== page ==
Surf's Up

Sundae Horn
Pre-hurricane swell brings all the surfers to the beach.

"This is exactly what surfers wait for," said Bob Chestnut, owner of Ride the Wind Surf Shop. 

This photo of Julian Bennink taken by Jessica Fawcett was the inspiration for this article.
This photo of Julian Bennink taken by Jessica Fawcett was the inspiration for this article.

Local surfer Echo Bennink agreed. She's been out for three days in a row and excited about Monday's possibilities. "What's super cool about this summer is that there are so many breaks, and the surfing has been really good at the airport and lifeguard beach," she said. "It's usually best at South Point, but it's great when airport and lifeguard are good because it's more accessible if you don't have four-wheel drive."

As for the recent storm-influenced water conditions, Echo says lifeguard and airport had smaller, cleaner swells, and barrels, while at South Point "it's breaking way offshore. The waves are bigger, but you have to wait longer." She said it was also possible to surf the inshore break if you didn't want to paddle all the way out to the big stuff. "I didn't have the energy to go out that far," she told me Sunday night. "Because yesterday, I spent four hours surfing."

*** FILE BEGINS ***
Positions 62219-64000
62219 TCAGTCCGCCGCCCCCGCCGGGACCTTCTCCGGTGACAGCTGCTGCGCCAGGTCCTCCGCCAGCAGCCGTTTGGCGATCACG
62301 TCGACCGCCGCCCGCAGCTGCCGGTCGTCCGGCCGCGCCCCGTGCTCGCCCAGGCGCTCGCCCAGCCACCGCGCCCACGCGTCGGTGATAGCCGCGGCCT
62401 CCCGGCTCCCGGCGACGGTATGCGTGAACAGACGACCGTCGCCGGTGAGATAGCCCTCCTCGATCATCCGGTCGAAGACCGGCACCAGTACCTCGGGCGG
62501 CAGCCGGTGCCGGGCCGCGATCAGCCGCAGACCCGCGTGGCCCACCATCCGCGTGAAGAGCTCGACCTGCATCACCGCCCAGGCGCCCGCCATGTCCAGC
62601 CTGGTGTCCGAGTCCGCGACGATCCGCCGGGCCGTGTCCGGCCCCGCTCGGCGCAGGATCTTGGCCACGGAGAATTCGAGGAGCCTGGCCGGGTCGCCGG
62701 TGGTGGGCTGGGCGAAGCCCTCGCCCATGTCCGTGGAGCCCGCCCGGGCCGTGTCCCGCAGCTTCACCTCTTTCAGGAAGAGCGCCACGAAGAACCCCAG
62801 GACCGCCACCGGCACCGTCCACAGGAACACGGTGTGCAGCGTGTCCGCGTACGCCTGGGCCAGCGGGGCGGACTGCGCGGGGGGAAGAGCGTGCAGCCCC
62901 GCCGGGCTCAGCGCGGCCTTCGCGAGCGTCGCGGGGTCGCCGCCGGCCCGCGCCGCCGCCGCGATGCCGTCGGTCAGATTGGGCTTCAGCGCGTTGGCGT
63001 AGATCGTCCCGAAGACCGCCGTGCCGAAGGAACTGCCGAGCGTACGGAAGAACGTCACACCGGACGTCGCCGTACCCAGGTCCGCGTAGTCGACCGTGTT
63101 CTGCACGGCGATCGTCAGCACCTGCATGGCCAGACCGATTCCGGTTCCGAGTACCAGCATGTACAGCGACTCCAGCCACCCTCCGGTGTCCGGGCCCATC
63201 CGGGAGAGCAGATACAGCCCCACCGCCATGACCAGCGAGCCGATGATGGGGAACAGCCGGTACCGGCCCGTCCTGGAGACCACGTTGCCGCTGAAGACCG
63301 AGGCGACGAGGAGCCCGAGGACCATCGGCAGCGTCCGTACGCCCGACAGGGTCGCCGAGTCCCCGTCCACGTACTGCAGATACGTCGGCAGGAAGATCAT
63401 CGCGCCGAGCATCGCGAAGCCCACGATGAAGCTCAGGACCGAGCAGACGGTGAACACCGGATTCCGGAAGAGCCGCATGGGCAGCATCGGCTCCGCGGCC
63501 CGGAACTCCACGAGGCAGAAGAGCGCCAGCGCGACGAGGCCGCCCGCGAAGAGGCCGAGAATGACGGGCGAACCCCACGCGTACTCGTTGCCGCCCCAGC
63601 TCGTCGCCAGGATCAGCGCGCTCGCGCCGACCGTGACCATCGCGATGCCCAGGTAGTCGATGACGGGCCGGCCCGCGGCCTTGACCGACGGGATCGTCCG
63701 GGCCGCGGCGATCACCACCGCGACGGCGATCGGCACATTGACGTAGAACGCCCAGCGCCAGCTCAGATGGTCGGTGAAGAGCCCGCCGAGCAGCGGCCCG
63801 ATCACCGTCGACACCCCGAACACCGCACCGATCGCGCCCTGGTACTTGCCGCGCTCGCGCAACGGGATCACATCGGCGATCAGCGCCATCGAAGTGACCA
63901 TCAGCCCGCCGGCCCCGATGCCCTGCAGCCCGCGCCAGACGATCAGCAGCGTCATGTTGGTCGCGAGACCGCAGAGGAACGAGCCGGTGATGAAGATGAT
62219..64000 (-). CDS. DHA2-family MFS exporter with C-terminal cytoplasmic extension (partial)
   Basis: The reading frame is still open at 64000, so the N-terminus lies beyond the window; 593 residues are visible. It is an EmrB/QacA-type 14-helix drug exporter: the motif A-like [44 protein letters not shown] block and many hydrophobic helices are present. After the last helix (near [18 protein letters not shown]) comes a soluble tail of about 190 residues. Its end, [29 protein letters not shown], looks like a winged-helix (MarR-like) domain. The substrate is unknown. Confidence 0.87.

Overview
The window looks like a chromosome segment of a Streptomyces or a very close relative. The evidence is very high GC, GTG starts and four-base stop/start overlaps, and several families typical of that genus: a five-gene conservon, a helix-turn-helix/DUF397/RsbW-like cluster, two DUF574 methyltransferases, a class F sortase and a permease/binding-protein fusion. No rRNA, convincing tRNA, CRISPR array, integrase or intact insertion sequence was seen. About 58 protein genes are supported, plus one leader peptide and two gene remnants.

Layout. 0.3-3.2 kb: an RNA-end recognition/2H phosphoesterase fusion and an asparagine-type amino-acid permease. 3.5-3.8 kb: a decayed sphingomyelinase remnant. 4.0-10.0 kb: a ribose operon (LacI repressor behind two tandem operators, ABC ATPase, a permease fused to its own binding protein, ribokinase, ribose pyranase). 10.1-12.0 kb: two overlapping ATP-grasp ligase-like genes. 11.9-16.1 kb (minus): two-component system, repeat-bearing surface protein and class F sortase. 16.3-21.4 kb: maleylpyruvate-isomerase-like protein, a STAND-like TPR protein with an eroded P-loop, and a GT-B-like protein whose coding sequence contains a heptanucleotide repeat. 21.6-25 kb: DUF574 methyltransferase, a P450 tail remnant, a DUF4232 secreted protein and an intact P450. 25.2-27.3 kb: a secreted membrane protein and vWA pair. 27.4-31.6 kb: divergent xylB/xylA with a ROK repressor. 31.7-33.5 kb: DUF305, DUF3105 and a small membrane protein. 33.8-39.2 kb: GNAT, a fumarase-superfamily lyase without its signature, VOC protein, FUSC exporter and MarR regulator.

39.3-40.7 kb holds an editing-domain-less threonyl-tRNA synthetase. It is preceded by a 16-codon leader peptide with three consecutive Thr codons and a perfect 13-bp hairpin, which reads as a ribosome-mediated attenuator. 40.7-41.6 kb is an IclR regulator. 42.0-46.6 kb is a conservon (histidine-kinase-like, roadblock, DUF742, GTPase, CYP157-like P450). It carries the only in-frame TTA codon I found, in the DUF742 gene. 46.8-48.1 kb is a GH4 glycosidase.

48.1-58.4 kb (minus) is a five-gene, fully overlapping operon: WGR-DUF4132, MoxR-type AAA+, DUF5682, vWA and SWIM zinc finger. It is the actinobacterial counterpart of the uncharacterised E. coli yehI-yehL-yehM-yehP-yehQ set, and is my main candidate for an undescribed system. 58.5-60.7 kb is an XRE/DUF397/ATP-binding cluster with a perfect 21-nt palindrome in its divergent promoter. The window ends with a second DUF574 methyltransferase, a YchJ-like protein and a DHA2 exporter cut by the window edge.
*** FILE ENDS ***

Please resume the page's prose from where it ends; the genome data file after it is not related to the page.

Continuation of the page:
"All the usual suspects are out there," said Bob. "In what I call the 'Old Man Group' you've got Tony, Randall, Howard, Tim. The younger guys Robert, Nat, and Beach are out there. And Howard's kids, of course."

Howard is dad to Echo and our cover boy, Julian. His son, Dylan, provided a surf report for the Current: "Saturday morning before noon was waist high ground swell with glassy conditions. Sunday morning was slightly bigger waist-to-chest high. Long period ground swell with a strong long side shore current for both days." I think that's surfer talk for "Surf's Up!" 

Yesterday Bob was out in the village streets at 5am doing his morning run when he noticed the same truck with surfboards circling him several times. "He kept passing me. When I went out to the beach at 7am to do the surf report, I saw his truck there. I think he was just so excited about the surf he was just riding around the village until daylight," he said. 

Bob returned Saturday from Surf Expo in Orlando and said "the hurricane is what all those guys were talking about." Aside from the potential damage this monster storm could bring, Bob said the surfing will be better for Ocracoke if Florence goes "right up inside Bermuda, and stays far out to sea. That'll give us big swells and a longer fetch." 

"We never seem to really get that perfect window, or if we do it happens in the middle of the night," he said. The perfect window, as I understood him to mean, is big surf that's not crazy dangerous. "This is going to get nasty eventually, but hopefully we'll get a good day of surfing on Monday." He expects to be hanging ten (he didn't actually say that; I'm just trying to use some surfin' slang) for about two hours today before work duties at Ride the Wind call him ashore. 

"Sometimes we get really good surf after a storm," he said. "And then there won't be anything to do but surf. I guess that's the silver lining in all this."

Lost business, an evacuation, stress and anxiety, the possibility of losing everything we own.... we can't control any of it. Go catch a wave! 


Comments powered by Disqus